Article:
Dani Fankhauser| Mashable
Once your startup hits the market, there’s reason to celebrate — but this is only the beginning. The next step is growth, either indirectly through user acquisition or by bringing in additional customers. You know your product is performing well and has a few happy users or customers, so how do you get the word out?
The challenges faced by early-stage startup are unique. There is no existing user base to piggyback on with network dynamics and little data to determine the most effective entry points that lead to a paying customer. Also, many startups are too small to bring on a PR staff, and most founders are not educated in the best tactics for reaching out to media. The good news is that social media can enable you to reach potential customers without depending on traditional outlets, and sometimes these tactics will work hand-in-hand.
1. Just Be Helpful
Leo Widrich, co-founder of Buffer, discovered in the early stages that although Buffer was small, he could go one step up and focus on Twitter, which has a massive audience (at the time, Buffer’s primary use was related to scheduling tweets). Widrich identified common questions people had about how to be more effective at Twitter, and saved keywords as Twitter searches in TweetDeck columns. Then, he’d take the time to help people out and offer a few solutions or tools, sometimes not even mentioning Buffer.
“This technique was very, very helpful for us, not just for traffic but also to build the community,” says Widrich, noting that people he helped often continued to engage by reading his blog or retweeting him long after he initially offered help.
2. Guest Blogging
Investor and entrepreneur Mark Birch recommends guest blogging in lieu of the press release, and he offers some tips for getting your own content onto well-trafficked blogs. He recommends writing your own blog as a way to show how you write and also to learn what makes a successful post — something both Widrich and his co-founder, Joel Gascoigne do.
Initially, Widrich found press outreach to be unsuccessful, so his co-founder, Joel Gascoigne, suggested they do the writing themselves.
“That’s when we kind of discovered the power of guest posting, great content that we write for others,” Widrich explains. Smaller sites, which are often a side project run by someone who has a day job, were especially receptive to running guest posts. Even if they wanted to write about Buffer, says Widrich, they just didn’t have time. But providing content to them was a win-win situation.
Widrich wrote about 150 posts in six months and grew the service to 100,000 users. He found that interlinking content and product was key — since Buffer solves a problem for social media users (specifically Twitter), he wrote posts with titles such as “How to Avoid Spam on Twitter” or “Five Ways to Make the Most Out of Twitter.” People who found the article helpful would see who wrote it and notice he works on a Twitter app, and thus be more likely to check it out.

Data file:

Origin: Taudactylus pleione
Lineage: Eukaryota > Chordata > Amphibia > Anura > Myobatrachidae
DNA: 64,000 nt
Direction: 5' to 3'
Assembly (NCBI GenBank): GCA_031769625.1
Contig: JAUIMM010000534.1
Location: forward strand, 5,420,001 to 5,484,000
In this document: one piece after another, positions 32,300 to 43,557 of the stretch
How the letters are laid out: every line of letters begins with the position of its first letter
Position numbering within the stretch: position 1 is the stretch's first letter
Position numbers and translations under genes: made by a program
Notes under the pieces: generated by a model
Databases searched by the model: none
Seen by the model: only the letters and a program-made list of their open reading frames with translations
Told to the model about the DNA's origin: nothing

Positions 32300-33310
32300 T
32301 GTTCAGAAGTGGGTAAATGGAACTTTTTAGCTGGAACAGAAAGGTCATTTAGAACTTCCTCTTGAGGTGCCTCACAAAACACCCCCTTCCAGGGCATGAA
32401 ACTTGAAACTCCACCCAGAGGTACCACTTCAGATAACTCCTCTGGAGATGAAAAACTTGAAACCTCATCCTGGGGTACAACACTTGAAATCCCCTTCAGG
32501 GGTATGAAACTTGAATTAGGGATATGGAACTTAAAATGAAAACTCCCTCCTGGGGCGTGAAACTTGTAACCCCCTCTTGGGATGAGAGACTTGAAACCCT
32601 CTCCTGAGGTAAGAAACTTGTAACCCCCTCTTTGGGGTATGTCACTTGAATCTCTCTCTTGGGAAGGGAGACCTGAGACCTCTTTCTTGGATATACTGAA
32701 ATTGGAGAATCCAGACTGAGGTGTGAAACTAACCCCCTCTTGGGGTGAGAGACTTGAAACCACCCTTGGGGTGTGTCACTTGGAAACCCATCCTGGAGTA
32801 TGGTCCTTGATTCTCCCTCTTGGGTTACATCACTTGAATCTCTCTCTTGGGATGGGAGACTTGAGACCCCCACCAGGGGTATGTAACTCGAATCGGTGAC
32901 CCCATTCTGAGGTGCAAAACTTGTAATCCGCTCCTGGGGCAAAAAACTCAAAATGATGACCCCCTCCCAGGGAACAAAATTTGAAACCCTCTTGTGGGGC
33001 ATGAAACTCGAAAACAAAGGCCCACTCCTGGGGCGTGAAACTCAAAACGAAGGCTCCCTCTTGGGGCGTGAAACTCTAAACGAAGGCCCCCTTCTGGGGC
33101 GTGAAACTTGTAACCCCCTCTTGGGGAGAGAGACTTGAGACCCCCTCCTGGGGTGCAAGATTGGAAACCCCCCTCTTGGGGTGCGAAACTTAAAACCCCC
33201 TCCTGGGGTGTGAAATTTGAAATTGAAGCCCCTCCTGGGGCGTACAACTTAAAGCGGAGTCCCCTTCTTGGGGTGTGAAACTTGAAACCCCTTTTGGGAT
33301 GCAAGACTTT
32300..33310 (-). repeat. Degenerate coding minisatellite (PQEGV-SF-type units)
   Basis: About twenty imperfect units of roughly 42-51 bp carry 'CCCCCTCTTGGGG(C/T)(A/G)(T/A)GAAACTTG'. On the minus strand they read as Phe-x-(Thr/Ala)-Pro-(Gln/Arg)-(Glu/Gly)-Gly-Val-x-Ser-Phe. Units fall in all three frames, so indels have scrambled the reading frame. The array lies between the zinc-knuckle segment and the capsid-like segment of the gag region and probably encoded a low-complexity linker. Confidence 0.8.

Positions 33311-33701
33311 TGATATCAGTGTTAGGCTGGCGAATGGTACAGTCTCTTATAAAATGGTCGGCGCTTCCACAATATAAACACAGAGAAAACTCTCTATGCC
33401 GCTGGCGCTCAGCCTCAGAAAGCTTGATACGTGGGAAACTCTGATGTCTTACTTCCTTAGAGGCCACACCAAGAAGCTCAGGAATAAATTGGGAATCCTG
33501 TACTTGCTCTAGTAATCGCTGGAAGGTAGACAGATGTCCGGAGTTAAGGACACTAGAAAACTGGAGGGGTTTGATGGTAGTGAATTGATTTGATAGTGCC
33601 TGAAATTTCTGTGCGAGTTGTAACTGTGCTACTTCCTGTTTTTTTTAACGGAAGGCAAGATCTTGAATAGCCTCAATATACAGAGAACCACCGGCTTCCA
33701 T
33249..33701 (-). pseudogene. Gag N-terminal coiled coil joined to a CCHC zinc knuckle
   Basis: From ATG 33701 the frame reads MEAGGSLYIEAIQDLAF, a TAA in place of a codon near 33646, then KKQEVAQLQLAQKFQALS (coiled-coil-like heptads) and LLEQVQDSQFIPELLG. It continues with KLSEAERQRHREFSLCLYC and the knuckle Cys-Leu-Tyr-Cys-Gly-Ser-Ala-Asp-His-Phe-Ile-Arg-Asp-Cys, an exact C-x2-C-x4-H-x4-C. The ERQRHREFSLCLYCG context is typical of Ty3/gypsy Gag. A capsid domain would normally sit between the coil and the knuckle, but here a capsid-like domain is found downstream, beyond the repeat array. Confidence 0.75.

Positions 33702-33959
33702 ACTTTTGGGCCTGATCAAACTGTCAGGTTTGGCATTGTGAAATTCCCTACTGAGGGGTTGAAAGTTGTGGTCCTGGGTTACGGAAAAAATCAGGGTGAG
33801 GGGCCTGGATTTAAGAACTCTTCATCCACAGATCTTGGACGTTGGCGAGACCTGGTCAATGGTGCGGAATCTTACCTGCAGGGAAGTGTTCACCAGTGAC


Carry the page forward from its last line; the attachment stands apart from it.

3. Traditional PR
The draw of media coverage is that one article on a major site can provide more traffic in a month than all other marketing efforts combined. It helps to be backed by a big-name VC or to hire a well-connected PR agency, but those aren’t the only ways to score some press. What worked for Buffer was making press outreach a habit, not a one-time thrust with each major product launch.
Widrich suggests four story types that could work for any startup: amazing user data, a new feature, big milestone and a disaster (like a related service shutting down) which allows your product to meet a need. Also, a variety of approaches gives you a reason to keep the conversation going with reporters, so they’ll have background on you when you have major news to break.
4. Excellent Customer Service
Social media allows for immediacy that is instant gratification for users, especially users experiencing a bug. On a larger scale, this is called crisis communications, known only too well by KLM Royal Dutch Airlines, which turned to social media after a volcano eruption in 2010 caused flights to stall for six days and traditional methods proved unsatisfactory. The airline now takes a progressive approach by responding to every social media user comment or question in 90 minutes and resolving every issue in 24 hours.
Jan Rezab, CEO of Socialbakers, the company that provides analytics to KLM, notes that social media is a cheaper channel than telephone, and it also offered an opportunity for upsells and increased loyalty. Early-stage companies can take advantage of a small user base by showing customers how valuable they are.
“People love to recommend things that are personal,” Widrich says. Buffer signs automated emails with the founder’s name and invites users to reply, communicating that the team is approachable and responsive. This, in turn, drives word-of-mouth user acquisition.